I’m not honestly sure I have much to add. I went into two supermarkets today as I needed some specific things before we go into lockdown.  In TESCO there were three staff without masks and the spotty teenager working as a greeter kept pulling down his mask to talk to people. At Sainsbury’s the greeter didn’t even have a mask. Two staff on the tills had no mask, a manager was working with her mask pulled down under her chin and the four teenagers at the Argos counter were clustered together chatting with no masks.

No wonder we are having trouble.

Nudge nudge…

You may have noticed I didn’t post last night, though with so much activity on WP you probably didn’t notice. If you did notice, it’s possible that you remembered I posted recently on cutting back on my WP writing and thought, “Aha! He’s cutting back on his WP writing, just like he said he would.”

Of course, if you are one of the die-hard cynics that seem to congregate here, you may have thought “I bet he left it late then fell asleep in front of the TV”.

This goes to prove that, cynical as you may be, you aren’t incorrect.

I can’t remember what I was watching when I fell asleep, but by the time I woke up the TV had switched itself off. As the schedule seems to be full of rubbish, this was probably a good thing. In fact, considering the amount of rubbish on TV, it probably committed suicide out of shame.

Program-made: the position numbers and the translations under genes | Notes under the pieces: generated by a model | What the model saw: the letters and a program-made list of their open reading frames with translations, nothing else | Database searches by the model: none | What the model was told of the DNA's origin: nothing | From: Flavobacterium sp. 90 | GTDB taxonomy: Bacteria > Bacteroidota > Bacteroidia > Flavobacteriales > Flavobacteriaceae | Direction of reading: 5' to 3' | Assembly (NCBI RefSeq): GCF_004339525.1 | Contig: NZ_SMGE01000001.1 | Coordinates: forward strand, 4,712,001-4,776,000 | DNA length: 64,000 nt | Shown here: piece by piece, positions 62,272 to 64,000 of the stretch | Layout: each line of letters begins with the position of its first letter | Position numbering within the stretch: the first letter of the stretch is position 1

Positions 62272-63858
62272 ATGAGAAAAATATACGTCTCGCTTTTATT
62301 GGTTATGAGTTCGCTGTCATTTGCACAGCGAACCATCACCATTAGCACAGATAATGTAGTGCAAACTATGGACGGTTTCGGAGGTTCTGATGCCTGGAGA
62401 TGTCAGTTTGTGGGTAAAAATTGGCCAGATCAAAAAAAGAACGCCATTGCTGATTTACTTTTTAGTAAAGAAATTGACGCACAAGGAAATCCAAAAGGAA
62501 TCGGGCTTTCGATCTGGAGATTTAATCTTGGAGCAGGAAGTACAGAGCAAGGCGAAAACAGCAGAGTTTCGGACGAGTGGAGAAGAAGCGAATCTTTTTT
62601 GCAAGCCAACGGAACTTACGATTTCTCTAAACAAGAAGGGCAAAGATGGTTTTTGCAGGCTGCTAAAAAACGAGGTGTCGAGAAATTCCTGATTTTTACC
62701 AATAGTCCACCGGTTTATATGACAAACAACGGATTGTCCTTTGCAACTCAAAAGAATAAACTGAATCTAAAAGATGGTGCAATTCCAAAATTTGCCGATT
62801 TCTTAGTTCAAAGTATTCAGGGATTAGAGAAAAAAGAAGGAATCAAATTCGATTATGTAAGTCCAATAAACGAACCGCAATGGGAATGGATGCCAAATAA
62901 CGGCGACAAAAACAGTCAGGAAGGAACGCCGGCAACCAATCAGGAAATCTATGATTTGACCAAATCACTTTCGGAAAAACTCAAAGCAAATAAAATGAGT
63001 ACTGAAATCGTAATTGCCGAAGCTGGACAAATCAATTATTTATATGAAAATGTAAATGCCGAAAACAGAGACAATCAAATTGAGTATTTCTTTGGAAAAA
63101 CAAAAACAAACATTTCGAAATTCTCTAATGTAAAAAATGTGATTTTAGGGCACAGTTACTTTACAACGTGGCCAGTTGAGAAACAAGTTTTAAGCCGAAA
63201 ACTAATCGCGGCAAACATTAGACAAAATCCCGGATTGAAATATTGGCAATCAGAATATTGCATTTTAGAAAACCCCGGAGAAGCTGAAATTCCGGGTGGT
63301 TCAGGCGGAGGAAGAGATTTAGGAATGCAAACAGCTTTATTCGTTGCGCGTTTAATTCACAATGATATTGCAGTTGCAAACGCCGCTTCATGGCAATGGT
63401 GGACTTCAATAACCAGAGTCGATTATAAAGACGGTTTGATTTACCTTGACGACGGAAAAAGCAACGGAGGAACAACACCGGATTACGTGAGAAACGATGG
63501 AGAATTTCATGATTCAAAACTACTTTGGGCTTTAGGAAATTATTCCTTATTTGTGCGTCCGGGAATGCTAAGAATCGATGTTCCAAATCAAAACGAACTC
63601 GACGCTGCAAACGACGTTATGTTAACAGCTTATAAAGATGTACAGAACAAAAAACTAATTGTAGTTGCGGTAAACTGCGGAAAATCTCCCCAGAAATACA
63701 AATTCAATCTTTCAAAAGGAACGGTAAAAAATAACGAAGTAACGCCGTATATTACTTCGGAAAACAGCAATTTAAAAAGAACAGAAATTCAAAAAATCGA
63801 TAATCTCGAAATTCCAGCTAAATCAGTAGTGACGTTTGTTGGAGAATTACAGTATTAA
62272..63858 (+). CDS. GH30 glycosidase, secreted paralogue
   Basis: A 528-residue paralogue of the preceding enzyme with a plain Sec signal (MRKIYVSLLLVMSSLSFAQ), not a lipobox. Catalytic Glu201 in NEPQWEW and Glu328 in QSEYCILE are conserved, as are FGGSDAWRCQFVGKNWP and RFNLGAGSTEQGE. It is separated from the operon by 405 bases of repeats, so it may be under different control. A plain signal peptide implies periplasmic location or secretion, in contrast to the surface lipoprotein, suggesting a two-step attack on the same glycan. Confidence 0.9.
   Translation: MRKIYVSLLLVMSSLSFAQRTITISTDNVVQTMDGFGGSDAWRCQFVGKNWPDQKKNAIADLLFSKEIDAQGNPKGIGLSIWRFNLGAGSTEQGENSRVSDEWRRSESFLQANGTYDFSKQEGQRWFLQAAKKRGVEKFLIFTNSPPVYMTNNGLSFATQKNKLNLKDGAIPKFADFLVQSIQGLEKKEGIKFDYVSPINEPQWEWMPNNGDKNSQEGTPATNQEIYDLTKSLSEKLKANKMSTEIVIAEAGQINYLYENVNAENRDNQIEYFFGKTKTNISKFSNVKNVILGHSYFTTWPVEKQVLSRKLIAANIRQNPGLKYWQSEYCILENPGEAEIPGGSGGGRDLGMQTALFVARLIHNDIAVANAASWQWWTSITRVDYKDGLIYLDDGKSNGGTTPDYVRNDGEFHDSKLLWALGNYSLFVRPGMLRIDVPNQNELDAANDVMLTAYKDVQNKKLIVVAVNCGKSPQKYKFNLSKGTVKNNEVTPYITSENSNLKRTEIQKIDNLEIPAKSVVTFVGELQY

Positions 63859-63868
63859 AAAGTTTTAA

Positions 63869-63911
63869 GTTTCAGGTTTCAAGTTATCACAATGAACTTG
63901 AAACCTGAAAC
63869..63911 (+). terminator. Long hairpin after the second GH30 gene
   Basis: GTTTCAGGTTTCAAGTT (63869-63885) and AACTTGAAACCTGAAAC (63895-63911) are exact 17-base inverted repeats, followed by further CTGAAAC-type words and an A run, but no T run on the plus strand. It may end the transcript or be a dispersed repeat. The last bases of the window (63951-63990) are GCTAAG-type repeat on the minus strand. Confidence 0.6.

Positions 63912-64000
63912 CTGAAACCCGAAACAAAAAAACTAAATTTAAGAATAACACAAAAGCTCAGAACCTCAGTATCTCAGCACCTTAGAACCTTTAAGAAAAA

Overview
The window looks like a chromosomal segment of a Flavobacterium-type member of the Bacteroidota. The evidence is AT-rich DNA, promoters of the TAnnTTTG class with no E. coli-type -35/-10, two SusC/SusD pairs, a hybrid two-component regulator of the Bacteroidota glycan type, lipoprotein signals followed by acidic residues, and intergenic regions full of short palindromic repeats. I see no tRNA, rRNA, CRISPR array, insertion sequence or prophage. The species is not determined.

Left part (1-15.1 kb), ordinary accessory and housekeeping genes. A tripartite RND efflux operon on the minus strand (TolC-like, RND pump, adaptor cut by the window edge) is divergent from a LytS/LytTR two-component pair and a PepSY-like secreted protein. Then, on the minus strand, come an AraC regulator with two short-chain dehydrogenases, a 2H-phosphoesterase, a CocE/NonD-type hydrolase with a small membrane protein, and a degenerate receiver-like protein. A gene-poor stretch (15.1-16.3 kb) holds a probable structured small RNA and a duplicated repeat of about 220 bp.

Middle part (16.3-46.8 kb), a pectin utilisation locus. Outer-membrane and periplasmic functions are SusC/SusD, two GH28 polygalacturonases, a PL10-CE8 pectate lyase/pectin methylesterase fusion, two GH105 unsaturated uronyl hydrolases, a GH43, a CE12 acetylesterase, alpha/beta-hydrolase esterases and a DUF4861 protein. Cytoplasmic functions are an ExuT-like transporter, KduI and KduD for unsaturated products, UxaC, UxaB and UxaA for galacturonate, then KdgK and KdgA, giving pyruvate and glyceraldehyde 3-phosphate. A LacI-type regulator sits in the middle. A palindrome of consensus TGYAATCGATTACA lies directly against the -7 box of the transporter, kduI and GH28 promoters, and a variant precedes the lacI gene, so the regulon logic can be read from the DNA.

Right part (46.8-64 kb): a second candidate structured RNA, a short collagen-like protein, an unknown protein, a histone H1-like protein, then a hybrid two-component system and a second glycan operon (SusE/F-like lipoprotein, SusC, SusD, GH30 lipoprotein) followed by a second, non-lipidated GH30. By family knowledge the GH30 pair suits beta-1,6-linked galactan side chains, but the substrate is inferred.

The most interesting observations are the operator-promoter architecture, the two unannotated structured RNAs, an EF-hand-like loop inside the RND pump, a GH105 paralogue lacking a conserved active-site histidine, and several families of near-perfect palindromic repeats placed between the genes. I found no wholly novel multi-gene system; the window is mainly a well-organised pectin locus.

We are still decluttering and more bags of books are on their way to the car. I emailed Oxfam to see about taking books in, and was told that I had to email the nearest shop to find out what the local policy was. They did offer to do it for me if necessary, but it seems an inefficient way of doing things.

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Bumblebee on Teasel

At the moment, having been given room to think, we have offered the books to one of Julia’s volunteers who does jumble sales and is currently running a local library service.

If you’ve ever read Inside the Nudge Unit you may recognise my behaviour – looks like I’m a case study from the Behavioural Insights Team.

In summary, if you want people to things for you, you make it easier, or less easy not to do. Governments do this by streamlining forms and by adding a reminder that most people pay their taxes on time. If you don’t want people to do things (like cancelling standing orders) you just add an extra step and that serves to put a lot of people off.

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Bumble bee on bramble flowers – Sherwood Forest

 

 

 

Wednesday 8th July Part IV

Poppy and chamomile

The day is passing faster and faster.

Julia is on the phone to one of her needier clients. Again, I cannot describe the conversation due to issues of confidentiality, but it is circular. And long. And, as it is on something modern like an app or a zoom, it is loud and intrusive too. She might be working from home but technically this is a day off for me, even if I am treating it as a work day. Obviously in this context “work” is an expression of hope rather than fact.

I have researched a number of magazines as recipients for the articles I wish to write. I have read several of the magazines more deeply than necessary and I have made a list of possible articles. My plan is at the stage known as “getting there”. In other words it is a rag-bag of elements which don’t amount to much.